Although August is the hottest month of the year, it is so important to get outside and soak in the fresh summer air before the fall breeze begins to set in. In fact, August is National Wellness month and August 7th is National Play Outside Day! These are two great reasons to motivate yourself and encourage someone else to take advantage of the psychological benefits of being in nature. According to the Environmental Protection Agency (EPA), the average American spends 90% of their life indoors. That only leaves a small 10% to be spent outdoors.

Spending time outdoors has been shown to help improve mood, physical health, confidence, and self-esteem. Nature has also had the positive effects of reducing feelings of stress and anger as well as increase feelings of relaxations and tranquility. Nature therapy, also called Ecotherapy, is a form of therapeutic treatment that involves nature and the outdoors as a way to improve mental health. Individuals who engage in this kind of therapy will focus on outdoor activities that involve exploring and appreciating the natural world.  Nature therapy is based on the idea that humans have a deep connection with the environment and the earth itself. It encourages individuals to be more mindful and detach from the stressors of everyday life. Although nature therapy is not an evidence-based approach (yet), there is still a decent amount of research that supports improved well-being for individuals struggling with PTSD, anxiety, and moderate depression.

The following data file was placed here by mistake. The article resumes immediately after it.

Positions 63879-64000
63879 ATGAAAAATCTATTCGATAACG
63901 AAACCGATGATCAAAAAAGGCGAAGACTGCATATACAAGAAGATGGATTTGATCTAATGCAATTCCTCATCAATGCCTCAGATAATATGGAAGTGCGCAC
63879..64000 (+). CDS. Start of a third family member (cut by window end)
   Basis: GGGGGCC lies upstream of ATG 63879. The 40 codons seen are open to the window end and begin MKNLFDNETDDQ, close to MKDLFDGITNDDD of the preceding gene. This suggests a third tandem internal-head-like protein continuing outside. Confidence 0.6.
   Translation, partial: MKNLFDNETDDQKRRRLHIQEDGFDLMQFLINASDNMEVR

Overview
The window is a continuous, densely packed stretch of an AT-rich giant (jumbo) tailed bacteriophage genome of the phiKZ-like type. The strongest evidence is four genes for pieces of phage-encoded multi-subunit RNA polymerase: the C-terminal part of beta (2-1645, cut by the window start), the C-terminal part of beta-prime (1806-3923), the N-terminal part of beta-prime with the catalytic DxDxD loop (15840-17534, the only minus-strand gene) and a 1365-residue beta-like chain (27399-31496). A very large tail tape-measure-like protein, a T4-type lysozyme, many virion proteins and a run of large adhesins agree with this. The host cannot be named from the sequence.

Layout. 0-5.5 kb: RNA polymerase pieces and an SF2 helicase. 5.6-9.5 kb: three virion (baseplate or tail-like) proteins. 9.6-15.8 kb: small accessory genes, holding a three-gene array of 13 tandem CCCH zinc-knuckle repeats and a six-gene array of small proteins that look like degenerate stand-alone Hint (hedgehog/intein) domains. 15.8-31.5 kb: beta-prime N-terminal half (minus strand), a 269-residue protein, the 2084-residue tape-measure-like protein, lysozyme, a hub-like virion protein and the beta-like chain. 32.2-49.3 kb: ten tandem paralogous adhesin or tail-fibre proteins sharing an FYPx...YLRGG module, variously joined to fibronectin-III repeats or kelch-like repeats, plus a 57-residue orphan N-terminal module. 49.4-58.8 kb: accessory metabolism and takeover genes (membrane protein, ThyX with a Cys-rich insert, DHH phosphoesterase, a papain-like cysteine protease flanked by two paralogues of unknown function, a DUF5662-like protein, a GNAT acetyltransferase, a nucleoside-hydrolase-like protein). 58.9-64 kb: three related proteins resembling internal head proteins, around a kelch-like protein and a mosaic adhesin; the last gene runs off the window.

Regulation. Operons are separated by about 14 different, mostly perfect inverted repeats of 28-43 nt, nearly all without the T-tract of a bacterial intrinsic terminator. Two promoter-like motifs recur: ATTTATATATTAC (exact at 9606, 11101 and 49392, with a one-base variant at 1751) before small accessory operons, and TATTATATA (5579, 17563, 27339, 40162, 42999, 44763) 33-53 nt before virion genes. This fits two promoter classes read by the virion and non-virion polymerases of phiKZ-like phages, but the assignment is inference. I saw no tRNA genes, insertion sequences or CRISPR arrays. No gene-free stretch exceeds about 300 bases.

Here are some ways you could make the most of the 10% of the time you spend outside:

  • Gardening or farming (individually or within a community)
  • Wilderness/ nature walks
  • Outdoor meditation and yoga
  • Other outdoor exercise
  • Conservation efforts
  • Trash removal
  • Stargaze
  • Take regular activities outside (reading, work from home, eating, arts & crafts, hobbies)
  • Go for a bicycle ride
  • Spend the day at a lake nearby
  • Visit a local park

With more and more people getting vaccinated, it is becoming safer to do the activities we have all missed out on for the last year and a half.  Take advantage of that, go out and make up for lost time! However, please keep in mind that the Covid-19 virus is still a threat, and it is important to follow the CDC guidelines to the best of your ability. Stay well, stay safe, and enjoy some fresh air!


By Victoria Reid, Intern